Senator Rand Paul (R-KY) delivered a rebuttal speech to himself on the floor of the Senate yesterday, contradicting several of the rhetorical positions he has taken over the past several weeks.
In his fantastical speech, Rand denounced the interventionists who, according to him, are always wrong.
Rand spent the opening minutes of his speech splitting hairs over procedure in a transparent attempt to both support and oppose intervention at the same time, saying that the bill to authorize intervention and the continuing resolution to fund the government should be split and voted on separately. And if you’ve spent any amount of time watching how Congress operates in the past four years, you’d know that this would be a bad idea that could lead to a government shutdown.
After facing a brief objection from Senator Mikulski (D-MD) concerning congressional procedure, Rand went on a lengthy spiel denouncing the interventionists who want to ‘involve us in another nation’s civil war.’
The problem, of course, is that Rand himself has called for doing exactly that multiple times in the past several weeks.
On September 4th, Rand wrote an op-ed for Time in which he attacked the president and said that he would have called congress back from recess and sought authorization for strikes against targets in Iraq and Syria.
As Commander-in-Chief, I would not allow our enemies to kill our citizens or our ambassadors. “Peace through Strength” only works if you have and show strength. [...]
If I had been in President Obama’s shoes, I would have acted more decisively and strongly against ISIS. I would have called Congress back into session—even during recess.
Rand didn’t merely take on a more hawkish tone than the president, he also explicitly called for airstrikes in Syria and for arming regional opposition.
The military means to achieve these goals include airstrikes against ISIS targets in Iraq and Syria. Such airstrikes are the best way to suppress ISIS’s operational strength and allow allies such as the Kurds to regain a military advantage.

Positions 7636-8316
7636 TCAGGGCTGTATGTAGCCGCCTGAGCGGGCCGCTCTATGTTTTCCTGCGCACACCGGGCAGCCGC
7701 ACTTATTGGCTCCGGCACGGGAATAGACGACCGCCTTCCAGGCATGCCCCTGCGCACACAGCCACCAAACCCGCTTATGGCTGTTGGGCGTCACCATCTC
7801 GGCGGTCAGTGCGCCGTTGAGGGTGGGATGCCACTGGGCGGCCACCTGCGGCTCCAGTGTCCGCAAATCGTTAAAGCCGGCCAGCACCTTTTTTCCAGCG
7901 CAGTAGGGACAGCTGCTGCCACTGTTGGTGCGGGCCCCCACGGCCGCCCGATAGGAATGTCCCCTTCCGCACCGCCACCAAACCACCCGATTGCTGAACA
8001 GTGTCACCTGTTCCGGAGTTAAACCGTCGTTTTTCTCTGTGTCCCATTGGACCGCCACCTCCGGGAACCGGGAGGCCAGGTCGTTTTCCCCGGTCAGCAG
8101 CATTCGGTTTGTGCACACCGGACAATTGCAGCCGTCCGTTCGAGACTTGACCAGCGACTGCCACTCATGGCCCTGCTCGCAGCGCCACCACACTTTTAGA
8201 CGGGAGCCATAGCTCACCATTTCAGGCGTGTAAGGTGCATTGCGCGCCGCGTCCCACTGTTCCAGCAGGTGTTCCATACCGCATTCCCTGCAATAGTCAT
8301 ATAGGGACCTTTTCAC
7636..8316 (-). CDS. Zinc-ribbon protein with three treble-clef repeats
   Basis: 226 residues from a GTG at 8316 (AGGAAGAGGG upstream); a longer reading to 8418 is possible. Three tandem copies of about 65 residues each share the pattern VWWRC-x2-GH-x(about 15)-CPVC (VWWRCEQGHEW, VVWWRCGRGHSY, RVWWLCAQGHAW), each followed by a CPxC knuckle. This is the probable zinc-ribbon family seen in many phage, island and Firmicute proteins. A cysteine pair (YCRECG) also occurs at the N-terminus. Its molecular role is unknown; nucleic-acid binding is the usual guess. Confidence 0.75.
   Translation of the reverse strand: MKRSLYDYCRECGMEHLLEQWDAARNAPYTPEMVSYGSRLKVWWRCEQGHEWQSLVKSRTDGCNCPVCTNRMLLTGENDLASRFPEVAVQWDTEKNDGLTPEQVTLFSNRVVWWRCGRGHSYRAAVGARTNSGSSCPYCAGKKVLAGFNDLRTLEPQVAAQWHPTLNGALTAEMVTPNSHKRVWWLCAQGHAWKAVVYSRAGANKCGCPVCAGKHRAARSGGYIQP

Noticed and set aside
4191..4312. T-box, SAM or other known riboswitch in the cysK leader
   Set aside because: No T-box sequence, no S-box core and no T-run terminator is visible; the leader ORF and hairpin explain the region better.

We should arm and aid capable and allied Kurdish fighters whose territory includes areas now under siege by the ISIS.
It’s not entirely clear why Rand supports arming Kurdish rebels but not Syrian rebels, but during his speech on the floor of the Senate yesterday he made several subtle references to the rumor that the CIA began delivering American arms to rebels in Syria a long time ago and that those weapons are already in the hands of ISIS.
Rand referred to a story that appeared in The New York Times, but that is not what the New York Times reported. The Times reported that the CIA helped Turkey, Saudi Arabia, and Qatari deliver arms to moderate rebel groups, not ISIS.
The weapons, including automatic rifles, rocket-propelled grenades, ammunition and some antitank weapons, are being funneled mostly across the Turkish border by way of a shadowy network of intermediaries including Syria’s Muslim Brotherhood and paid for by Turkey, Saudi Arabia and Qatar, the officials said.
The C.I.A. officers have been in southern Turkey for several weeks, in part to help keep weapons out of the hands of fighters allied with Al Qaeda or other terrorist groups, one senior American official said.
Throughout his speech Rand went to great lengths to repeatedly denounce shipping more arms to the region, saying that we’re sending more arms “into chaos,” but he explicitly called for arming Kurdish rebels in northern Iraq.
What makes them so special? How do you reconcile these two positions? Why is that different? Isn’t he worried that arming Kurdish rebels could inflame regional tension with Turkey and create more “chaos?”
Rand also carved out a segment of his speech to attack Hillary Clinton again around the 25 minute mark, saying that he can’t explain to the American people why “Secretary Clinton made terrible decisions in Benghazi” and “failed to defend the consulate.” He went on to assert that the attack on the American embassy in Benghazi is a good example of why we must involve ourselves in the Middle East; because we must take pro-active measures to ensure the safety of Americans.
Not many people would necessarily disagree with that sentiment, but isn’t that contradictory to his position that we’re too active in the region? That we create “chaos?”
That brief attack on the former secretary of state was a continuation of his appearance on Fox News on September 5th, the day after he wrote the op-ed for Time, in which Rand took a hawkish stance and mocked Hillary Clinton for being more concerned about climate change than terrorism.
His response: “I don’t think we really want a commander-in-chief who is battling climate change instead of terrorism.”
He went on to question “whether she has the wisdom to lead the country — which I think it’s obvious that she doesn’t.”
Rand spent a great deal of time during his nearly 45 minute speech yesterday decrying the bipartisan rush to war and the procedural steps taken to authorize it, but ultimately he supports military intervention in Iraq and Syria. He supports a new authorization for use of military force (AUMF). He said he would call Congress back from recess to pass a new AUMF. He has attacked the president for not doing so.
I lost count around the 6th or 7th time Rand complained about attaching the authorization for intervention (which he supports) to the continuing resolution to keep the government funded, as if to cast himself as the lone voice of reason when he has been as vocal as anyone in calling for military action.
You can watch the full the speech below. It’s nearly 45 minutes long but around the 30 minute mark he really begins to ramble.